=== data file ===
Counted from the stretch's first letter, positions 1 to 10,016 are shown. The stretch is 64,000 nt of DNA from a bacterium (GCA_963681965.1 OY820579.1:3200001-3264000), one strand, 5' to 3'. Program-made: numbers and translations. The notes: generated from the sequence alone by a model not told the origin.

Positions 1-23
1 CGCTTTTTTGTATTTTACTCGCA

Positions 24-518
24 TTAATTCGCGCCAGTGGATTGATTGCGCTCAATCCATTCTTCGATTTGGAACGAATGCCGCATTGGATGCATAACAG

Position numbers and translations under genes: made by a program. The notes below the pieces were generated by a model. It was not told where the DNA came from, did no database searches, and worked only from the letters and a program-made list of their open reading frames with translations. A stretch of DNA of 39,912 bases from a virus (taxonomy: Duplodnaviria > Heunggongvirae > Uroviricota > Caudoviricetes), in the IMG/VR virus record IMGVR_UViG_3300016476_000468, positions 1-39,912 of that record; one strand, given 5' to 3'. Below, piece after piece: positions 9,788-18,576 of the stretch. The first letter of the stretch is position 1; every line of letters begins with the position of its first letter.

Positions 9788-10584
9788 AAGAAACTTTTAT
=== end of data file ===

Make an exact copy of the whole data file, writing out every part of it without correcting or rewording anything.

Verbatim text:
Counted from the stretch's first letter, positions 1 to 10,016 are shown. The stretch is 64,000 nt of DNA from a bacterium (GCA_963681965.1 OY820579.1:3200001-3264000), one strand, 5' to 3'. Program-made: numbers and translations. The notes: generated from the sequence alone by a model not told the origin.

Positions 1-23
1 CGCTTTTTTGTATTTTACTCGCA

Positions 24-518
24 TTAATTCGCGCCAGTGGATTGATTGCGCTCAATCCATTCTTCGATTTGGAACGAATGCCGCATTGGATGCATAACAG

Position numbers and translations under genes: made by a program. The notes below the pieces were generated by a model. It was not told where the DNA came from, did no database searches, and worked only from the letters and a program-made list of their open reading frames with translations. A stretch of DNA of 39,912 bases from a virus (taxonomy: Duplodnaviria > Heunggongvirae > Uroviricota > Caudoviricetes), in the IMG/VR virus record IMGVR_UViG_3300016476_000468, positions 1-39,912 of that record; one strand, given 5' to 3'. Below, piece after piece: positions 9,788-18,576 of the stretch. The first letter of the stretch is position 1; every line of letters begins with the position of its first letter.

Positions 9788-10584
9788 AAGAAACTTTTAT